In order to construct an anthropologically unbounded account of posthumans, we need a psychology-free account of value. There may, after all, be many possible posthuman psychologies but we don’t know about any of them to date. However, the theory requires posthumans to be autonomous systems of a special kind: Functionally Autonomous Systems (see below). I understand “autonomy” here as a biological capacity for active self maintenance. The idea of a system which intervenes in the boundary conditions required for its existence can be used to formulate an Autonomous Systems Account of function which avoids some of the metaphysical problems associated with the more standard etiological theory. The version of ASA developed by Wayne Christensen and Mark Bickhard defines the functions of an entity in terms of its contribution to the persistence of an autonomous system, which they conceive as a group of interdependent processes (Christensen and Bickhard 2002: 3). Functions are process dependence relations within actively self-maintaining systems.
Ecological values are constituted by functions. The conception, in turn, allows us to formulate an account of “enlistment” which then allows us to define what it is to be an FAS.
1) (ASA) Each autonomous system has functions belonging to it at some point in its history. Its functions are the interdependent processes it requires to remain autonomous at that point.
2) (Value) If a process, thing or state is required for a function to occur, then that thing or process is a value for that function. Any entity, state or resource can be a value. For example, the proper functioning of a function can be a value for the functions that require it to work.
3) (Enlistment) When an autonomous system produces a function, then any value of that function is enlisted by that system.
4) (Accrual) An FAS actively accrues functions by producing functions that are also values for other FAS’s.
5) (Functional Autonomy) A functionally autonomous system (FAS) is any autonomous system that can enlist values and accrue functions.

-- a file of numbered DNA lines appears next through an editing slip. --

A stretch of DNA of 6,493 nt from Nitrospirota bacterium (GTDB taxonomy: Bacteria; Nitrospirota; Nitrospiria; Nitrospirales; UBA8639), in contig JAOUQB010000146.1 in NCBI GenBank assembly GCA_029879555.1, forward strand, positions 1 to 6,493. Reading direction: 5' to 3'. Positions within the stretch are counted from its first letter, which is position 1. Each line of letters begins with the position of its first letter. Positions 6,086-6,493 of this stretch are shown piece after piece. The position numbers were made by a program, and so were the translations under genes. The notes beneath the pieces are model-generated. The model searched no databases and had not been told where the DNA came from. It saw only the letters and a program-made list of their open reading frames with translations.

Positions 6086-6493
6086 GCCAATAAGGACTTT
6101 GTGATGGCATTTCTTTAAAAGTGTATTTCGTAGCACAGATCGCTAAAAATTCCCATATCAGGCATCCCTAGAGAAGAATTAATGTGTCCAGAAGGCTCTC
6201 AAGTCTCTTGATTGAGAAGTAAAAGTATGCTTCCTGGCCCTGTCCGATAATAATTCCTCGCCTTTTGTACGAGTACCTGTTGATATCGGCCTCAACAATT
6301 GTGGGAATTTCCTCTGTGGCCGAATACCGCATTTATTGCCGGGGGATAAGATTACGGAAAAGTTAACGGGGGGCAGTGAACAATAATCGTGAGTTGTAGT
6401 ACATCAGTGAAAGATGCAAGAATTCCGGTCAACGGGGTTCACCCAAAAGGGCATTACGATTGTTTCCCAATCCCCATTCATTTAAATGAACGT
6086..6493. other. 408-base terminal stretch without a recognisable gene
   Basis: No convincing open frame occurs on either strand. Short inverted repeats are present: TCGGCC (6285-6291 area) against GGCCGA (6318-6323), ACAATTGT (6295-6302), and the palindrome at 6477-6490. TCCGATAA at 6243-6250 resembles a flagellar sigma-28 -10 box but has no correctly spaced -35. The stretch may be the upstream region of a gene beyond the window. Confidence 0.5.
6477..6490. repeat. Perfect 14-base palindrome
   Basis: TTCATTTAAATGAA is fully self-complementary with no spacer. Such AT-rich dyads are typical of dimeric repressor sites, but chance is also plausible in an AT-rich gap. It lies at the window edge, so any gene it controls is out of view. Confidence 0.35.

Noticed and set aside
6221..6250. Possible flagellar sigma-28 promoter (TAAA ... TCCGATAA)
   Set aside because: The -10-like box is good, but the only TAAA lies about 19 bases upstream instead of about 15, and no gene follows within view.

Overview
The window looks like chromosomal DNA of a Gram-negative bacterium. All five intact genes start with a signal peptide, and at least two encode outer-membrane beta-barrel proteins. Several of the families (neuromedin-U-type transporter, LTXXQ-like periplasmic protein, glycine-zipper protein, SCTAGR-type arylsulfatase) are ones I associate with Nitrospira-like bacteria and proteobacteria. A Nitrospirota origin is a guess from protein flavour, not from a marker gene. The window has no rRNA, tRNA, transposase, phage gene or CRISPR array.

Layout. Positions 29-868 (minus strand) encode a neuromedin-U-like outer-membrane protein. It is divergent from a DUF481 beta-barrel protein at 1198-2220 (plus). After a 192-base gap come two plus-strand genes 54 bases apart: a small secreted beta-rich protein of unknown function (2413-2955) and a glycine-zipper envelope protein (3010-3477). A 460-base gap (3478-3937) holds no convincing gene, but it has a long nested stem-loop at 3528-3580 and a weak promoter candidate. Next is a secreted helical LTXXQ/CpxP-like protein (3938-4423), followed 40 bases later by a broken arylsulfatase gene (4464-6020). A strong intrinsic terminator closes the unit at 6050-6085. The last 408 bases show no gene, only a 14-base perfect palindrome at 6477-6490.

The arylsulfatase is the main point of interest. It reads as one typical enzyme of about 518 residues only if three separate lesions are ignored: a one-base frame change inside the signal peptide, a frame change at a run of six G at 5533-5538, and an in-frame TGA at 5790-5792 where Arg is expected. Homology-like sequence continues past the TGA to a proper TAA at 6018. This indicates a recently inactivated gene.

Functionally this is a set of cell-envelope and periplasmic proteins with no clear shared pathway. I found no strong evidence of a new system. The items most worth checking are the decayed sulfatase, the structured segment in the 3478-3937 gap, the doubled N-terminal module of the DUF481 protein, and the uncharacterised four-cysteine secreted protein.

People are presumably FAS’s on this account, but also nonhuman organisms and (perhaps) lineages of organisms. Likewise, social systems (Collier and Hooker 2009) and (conceivably) posthumans. To date, technical entities are not FAS’s because they are non-autonomous. Historical technologies are mechanisms of enlistment, however. For example. Without mining technology, certain ores would not be values for human activities. Social entities, such as corporations, are autonomous in the relevant and sense and thus can have functions (process interdependency relations) and constitute values of their own. However, while not-narrowly human, current social systems are wide humans not posthumans. As per the Disconnection Thesis: Posthumans would be FAS’s no longer belonging to WH (the Wide Human socio-technical assemblage – See Roden 2012).
This is an ecological account in the strict sense of specifying values in terms of environmental relations between functions and their prerequisites (though “environment” should be interpreted broadly to include endogenous and well as exogenous entities or states). It is also an objective rather than subjective account which has no truck with the spirit (meaning, culture or subjectivity, etc.). Value are just things which enter into constitutive relations with functions (Definition 2 could be expanded and qualified by introducing degrees of dependency). Oxygen was an ecological value for aerobic organisms long before Lavoisier. We can be ignorant of our values and mistake non-values for values, etc. It is also arguable that some ecological values are pathological in that they support some functions while hindering others.
The theory is partial because it only provides a sufficient condition for value. Some values – Opera, cigarettes, incest prohibitions and sunsets – are arguably things of the spirit, constituted as values by desires or cultural meanings.
Christensen, W. D., and M. H. Bickhard. 2002. “The Process Dynamics of Normative Function.” The Monist 85 (1): 3–28.
Collier, J. D., & Hooker, C. A. 1999. Complexly organised dynamical systems. Open Systems & Information Dynamics, 6(3): 241-302.
Roden. 2012. “The Disconnection Thesis.” The Singularity Hypothesis: A Scientific and Philosophical Assessment, Edited by Amnon Eden, Johnny Søraker, Jim Moor, and Eric Steinhart.Springer Frontiers Collection.
I’ve just been listening to Ray Brassier’s presentation on Nick Land’s work at the recent Accelerationism conference at Goldsmiths, University of London with an appropriately night-black, supercharging Lavazza in hand. Here, Ray patiently anatomizes tensions within Land’s ‘thanatropic’ politics. This advocates intensifying the deracinating power of Capital to generate pure, unbound intensities beyond the scope of human phenomenology or representation. This is anti-personnel, overkill leftism with a grisly Terminator affix on its multi-segmented carapace. More intense than a sub-dermal Lavazza, then, and, in the wake of 80’s/90’s cyberpunk masterpieces like William Gibson’s Neuromancer and Bruce Sterling’s Schizmatrix, it made it seem as if philosophy could be compiled in an altogether new machine code .